The key component of the Gang of 8 Senate immigration proposal is the provision requiring that our borders be deemed “secure” before those who are in the country illegally now can begin the process towards U.S. citizenship. This provision purports to address the concern that providing a path to citizenship will encourage more illegal immigration.
Even in theory, providing a path to citizenship that’s contingent on securing the border is bad policy. For one thing, those who violated our laws are still rewarded for their behavior, above and beyond the significant rewards they have already accrued. Moreover, a secure border at one moment in time — when so much is riding on a certification of security — hardly a guarantees a secure border in the future.
These concerns aside, the border certification process contemplated by the Gang of 8 appears to be phony. The Gang’s proposal calls, inevitably, for a commission to opine on border security. Frank Sharry, a leading liberal advocate of immigration reform, has told Greg Sargent of the Washington Post that Democratic Senators assure him the commission won’t be constructed in a way that will hold up the process for too long:
As Sharry put it, Democrats realize that they can’t “allow the commission to have a real veto” over setting in motion the path to citizenship. He noted that Dems see the commission as “something that gives the Republicans a talking point” to claim they are prioritizing tough enforcement, giving themselves cover to back a process that “won’t stop people from getting citizenship.”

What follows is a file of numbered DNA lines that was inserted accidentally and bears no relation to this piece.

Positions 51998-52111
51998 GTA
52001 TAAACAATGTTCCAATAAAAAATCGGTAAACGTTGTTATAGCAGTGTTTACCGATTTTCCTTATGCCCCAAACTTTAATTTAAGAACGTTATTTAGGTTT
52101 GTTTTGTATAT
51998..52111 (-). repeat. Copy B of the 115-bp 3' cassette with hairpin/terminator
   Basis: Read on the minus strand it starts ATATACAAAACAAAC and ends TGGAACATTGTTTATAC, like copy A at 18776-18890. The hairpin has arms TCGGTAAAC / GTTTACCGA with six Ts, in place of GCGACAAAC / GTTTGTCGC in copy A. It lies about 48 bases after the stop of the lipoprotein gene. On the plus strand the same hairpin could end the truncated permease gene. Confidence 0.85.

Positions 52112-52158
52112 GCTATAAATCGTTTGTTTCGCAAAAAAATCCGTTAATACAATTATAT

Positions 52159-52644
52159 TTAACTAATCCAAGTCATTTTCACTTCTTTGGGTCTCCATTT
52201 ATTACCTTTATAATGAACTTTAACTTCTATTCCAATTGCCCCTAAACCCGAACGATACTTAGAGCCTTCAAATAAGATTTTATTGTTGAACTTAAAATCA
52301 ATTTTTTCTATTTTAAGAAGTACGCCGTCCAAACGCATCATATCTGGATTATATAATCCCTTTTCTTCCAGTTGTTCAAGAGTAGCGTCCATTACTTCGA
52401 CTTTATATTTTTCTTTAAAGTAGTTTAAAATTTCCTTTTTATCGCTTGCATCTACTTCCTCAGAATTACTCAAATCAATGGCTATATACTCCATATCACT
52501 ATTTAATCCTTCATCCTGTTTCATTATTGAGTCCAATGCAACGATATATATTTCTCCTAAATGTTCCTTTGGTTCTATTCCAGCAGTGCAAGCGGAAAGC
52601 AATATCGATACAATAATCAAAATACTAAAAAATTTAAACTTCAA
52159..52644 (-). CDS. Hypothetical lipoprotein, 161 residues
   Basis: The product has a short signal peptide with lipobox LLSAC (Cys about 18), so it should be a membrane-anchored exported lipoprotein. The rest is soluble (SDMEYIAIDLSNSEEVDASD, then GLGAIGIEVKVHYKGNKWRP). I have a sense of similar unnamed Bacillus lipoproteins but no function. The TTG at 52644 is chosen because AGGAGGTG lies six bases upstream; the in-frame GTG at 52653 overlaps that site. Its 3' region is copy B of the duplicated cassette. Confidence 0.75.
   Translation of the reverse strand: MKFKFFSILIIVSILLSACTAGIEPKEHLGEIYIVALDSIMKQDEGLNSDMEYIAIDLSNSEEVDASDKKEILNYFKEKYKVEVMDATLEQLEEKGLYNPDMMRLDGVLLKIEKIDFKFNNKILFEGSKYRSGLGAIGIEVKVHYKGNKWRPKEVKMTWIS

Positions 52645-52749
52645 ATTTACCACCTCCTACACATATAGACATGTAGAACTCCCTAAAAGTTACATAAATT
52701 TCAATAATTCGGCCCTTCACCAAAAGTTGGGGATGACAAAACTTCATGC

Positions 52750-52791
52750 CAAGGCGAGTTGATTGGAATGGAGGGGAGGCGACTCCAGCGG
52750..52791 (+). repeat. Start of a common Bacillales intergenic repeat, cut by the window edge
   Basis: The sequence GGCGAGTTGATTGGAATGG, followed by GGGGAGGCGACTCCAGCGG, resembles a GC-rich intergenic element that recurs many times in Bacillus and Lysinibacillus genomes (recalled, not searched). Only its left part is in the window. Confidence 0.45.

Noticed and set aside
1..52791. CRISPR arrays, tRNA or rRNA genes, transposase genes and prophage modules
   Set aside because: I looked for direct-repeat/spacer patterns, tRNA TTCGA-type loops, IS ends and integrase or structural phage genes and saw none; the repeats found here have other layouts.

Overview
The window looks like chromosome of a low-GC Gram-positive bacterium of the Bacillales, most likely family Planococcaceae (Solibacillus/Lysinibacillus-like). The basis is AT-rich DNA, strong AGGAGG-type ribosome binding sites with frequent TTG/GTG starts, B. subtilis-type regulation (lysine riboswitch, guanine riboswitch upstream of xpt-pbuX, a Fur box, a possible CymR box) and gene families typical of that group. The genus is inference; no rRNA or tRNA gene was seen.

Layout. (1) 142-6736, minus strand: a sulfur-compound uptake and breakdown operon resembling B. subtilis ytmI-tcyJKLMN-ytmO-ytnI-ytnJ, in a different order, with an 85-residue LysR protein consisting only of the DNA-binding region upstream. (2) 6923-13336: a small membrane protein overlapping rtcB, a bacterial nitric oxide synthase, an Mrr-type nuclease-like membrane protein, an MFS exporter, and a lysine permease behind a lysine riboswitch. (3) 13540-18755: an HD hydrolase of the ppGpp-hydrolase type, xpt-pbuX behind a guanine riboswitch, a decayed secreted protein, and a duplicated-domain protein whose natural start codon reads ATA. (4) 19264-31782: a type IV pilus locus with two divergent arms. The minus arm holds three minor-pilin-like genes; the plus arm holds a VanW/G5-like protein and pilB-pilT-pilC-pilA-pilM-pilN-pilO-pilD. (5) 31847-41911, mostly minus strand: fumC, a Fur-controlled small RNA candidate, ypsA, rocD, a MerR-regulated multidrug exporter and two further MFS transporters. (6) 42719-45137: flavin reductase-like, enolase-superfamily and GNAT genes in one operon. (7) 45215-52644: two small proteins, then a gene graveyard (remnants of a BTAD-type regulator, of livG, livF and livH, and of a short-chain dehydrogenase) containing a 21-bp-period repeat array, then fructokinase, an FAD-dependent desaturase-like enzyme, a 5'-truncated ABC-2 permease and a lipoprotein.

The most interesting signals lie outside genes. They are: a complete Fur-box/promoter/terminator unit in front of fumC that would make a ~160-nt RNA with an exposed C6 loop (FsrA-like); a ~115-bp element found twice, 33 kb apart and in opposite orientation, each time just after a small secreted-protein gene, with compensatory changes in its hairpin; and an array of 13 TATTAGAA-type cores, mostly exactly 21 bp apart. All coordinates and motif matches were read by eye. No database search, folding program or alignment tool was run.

No surprise here. This legislation is all about the Democrats bringing in new voters who will assure them of a permanent leftist majority. Does anyone believe that Sens. Schumer, Durbin, etc. will place the success of this project in the hands of a truly impartial commission?
Evidence that the commission is, in Mark Krikorian’s words, “a lie” comes from John McCain himself. As Ed Morrissey points out, McCain has said that the final decision will rest in the hands of the Secretary of the Department of Homeland Security, a political appointee of the President.
Although Marco Rubio apparently disagrees, expect the gap between the two, if any, to be papered over. Do not expect any commission to provide a real obstacle to conferring citizenship on millions of illegal aliens who will eventually become millions of automatically Democratic voters.